President Joe Biden announced Thursday that his administration has secured deals for another 200 million doses of Covid-19 vaccine, bringing the U.S. total to 600 million.
"Just this afternoon, we signed the final contracts for 100 million more Moderna and 100 million more Pfizer vaccines," Biden said Thursday while on a tour at the National Institutes of Health, adding the U.S. will have enough supply for 300 million Americans by the end of July.
The Washington Post first reported the news. Earlier, White House chief of staff Ron Klain appeared to confirm the news, retweeting the Post story from his official White House Twitter account.
Because both Pfizer's and Moderna's authorized vaccines require two doses given about three to four weeks apart, the total of 600 million doses would be enough to inoculate 300 million people.
Biden is trying to pick up the pace of vaccinations in the U.S. after a slower-than-expected rollout under former President Donald Trump's administration. Roughly 34.7 million out of some 331 million Americans have received at least their first dose of Covid vaccine, according to data compiled by the Centers for Disease Control and Prevention. And 11.2 million of those people have already gotten their second shot.
The schedule for delivery of the additional doses was not immediately clear.
Each company will leverage U.S.-based manufacturing capacity "to fill, finish and ship vials as the bulk material is produced," the Department of Health and Human Services said in a separate statement.
Pfizer already has a deal with the U.S. to deliver 200 million doses. The company said earlier this month that it planned to finish those shipments by May, earlier than its initial forecast of July. Moderna also has a deal with the U.S. for 200 million doses.
States have complained that demand for the vaccines is outpacing supply. The administration has previously said it using the Defense Production Act to help Pfizer meet its manufacturing targets for its vaccine.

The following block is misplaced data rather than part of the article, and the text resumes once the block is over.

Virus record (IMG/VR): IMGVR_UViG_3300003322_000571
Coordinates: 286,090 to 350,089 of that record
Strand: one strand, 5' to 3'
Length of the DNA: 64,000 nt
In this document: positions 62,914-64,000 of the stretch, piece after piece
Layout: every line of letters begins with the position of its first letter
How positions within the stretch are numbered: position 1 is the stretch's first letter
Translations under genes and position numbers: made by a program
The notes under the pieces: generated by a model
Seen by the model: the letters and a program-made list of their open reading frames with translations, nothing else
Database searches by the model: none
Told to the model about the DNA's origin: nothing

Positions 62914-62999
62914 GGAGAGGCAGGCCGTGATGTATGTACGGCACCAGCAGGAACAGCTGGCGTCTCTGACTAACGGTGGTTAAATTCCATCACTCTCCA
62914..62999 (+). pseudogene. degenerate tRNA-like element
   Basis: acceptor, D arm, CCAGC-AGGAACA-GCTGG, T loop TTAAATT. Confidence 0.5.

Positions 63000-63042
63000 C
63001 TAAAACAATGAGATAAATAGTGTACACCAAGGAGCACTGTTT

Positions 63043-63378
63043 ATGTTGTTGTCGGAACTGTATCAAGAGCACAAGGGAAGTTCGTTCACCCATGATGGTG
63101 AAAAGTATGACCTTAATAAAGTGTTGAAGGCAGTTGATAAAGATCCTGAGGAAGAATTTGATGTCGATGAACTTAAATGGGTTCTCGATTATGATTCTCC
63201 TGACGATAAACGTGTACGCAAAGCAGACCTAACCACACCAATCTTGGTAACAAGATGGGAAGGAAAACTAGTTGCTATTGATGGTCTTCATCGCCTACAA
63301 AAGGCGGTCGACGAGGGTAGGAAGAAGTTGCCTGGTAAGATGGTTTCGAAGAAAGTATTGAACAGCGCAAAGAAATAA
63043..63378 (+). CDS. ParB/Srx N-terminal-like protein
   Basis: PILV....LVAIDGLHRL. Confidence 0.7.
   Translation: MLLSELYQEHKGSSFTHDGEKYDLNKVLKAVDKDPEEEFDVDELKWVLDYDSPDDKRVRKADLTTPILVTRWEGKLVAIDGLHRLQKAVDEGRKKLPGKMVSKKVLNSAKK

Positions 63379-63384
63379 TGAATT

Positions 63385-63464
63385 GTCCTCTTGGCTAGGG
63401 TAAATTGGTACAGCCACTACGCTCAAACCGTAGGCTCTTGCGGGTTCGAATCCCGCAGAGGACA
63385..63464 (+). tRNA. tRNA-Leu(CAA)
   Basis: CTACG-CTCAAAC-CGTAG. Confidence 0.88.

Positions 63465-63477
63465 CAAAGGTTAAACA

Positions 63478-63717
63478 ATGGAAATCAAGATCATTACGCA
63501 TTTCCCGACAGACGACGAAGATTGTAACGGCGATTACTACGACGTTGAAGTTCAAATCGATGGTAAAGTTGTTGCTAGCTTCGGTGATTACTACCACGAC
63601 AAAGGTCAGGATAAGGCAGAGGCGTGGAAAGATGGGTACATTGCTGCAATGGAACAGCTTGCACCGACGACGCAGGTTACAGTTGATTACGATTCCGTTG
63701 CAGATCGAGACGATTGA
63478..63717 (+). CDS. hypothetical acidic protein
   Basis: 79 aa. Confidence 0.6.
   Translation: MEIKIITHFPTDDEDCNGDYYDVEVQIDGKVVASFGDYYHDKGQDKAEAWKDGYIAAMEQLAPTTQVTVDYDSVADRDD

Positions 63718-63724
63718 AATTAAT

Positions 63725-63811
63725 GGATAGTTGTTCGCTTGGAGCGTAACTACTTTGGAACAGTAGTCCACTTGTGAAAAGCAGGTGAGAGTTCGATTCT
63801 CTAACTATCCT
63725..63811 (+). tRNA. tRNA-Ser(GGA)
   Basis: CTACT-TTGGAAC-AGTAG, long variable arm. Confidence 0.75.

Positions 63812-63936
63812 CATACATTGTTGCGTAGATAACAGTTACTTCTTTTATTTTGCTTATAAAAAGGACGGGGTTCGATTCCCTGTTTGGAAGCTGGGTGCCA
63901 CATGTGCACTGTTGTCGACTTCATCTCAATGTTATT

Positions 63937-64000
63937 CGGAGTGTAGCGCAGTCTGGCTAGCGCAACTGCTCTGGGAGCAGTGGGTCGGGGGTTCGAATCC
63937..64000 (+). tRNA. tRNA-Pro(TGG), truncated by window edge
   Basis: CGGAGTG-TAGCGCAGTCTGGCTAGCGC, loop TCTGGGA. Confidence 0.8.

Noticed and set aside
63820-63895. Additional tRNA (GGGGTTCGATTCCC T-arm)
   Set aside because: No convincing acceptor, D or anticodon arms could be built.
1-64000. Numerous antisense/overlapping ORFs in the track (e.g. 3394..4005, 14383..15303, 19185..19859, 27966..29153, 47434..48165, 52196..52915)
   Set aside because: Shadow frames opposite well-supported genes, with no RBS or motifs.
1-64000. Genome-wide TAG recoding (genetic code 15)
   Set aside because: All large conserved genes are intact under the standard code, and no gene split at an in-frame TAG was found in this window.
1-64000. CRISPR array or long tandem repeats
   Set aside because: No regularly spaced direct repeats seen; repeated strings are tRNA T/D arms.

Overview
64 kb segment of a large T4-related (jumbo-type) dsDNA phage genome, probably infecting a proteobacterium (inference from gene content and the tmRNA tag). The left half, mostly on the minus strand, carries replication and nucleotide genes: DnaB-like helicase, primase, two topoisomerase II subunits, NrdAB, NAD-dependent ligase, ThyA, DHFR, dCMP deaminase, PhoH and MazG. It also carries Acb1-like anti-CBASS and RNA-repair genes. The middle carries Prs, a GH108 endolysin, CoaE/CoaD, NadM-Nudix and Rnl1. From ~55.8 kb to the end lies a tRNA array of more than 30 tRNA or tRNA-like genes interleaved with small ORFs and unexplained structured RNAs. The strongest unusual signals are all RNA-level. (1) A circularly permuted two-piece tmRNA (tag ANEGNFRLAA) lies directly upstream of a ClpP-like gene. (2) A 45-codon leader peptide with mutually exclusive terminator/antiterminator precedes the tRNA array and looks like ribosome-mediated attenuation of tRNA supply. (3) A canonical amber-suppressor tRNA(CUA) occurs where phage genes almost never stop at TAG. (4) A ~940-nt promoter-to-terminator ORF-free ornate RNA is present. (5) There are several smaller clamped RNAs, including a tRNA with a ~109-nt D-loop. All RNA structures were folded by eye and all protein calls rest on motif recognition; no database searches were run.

In addition to securing more doses for states, the Biden administration is using the military to help administer doses and is setting up mass vaccination centers across the United States.
On Wednesday, the administration announced it would partner with Texas officials to build three new community vaccination centers, in Dallas, Arlington and Houston. A few days earlier, the administration said it was sending active-duty troops to California to help staff Covid-19 vaccine sites there.
U.S. officials are also hoping vaccine supply will increase after Johnson & Johnson's Covid-19 vaccine is authorized for emergency use by the Food and Drug Administration, which could happen as early as this month. The FDA has scheduled a meeting of its Vaccines and Related Biological Products Advisory Committee on Feb. 26 to discuss the vaccine, and the U.S. could authorize the vaccine the next day.
The Department of Health and Human Services announced in August that it reached a deal with Janssen, J&J's pharmaceutical subsidiary, worth approximately $1 billion for 100 million doses of its vaccine. The deal gives the federal government the option to order an additional 200 million doses, according to the announcement.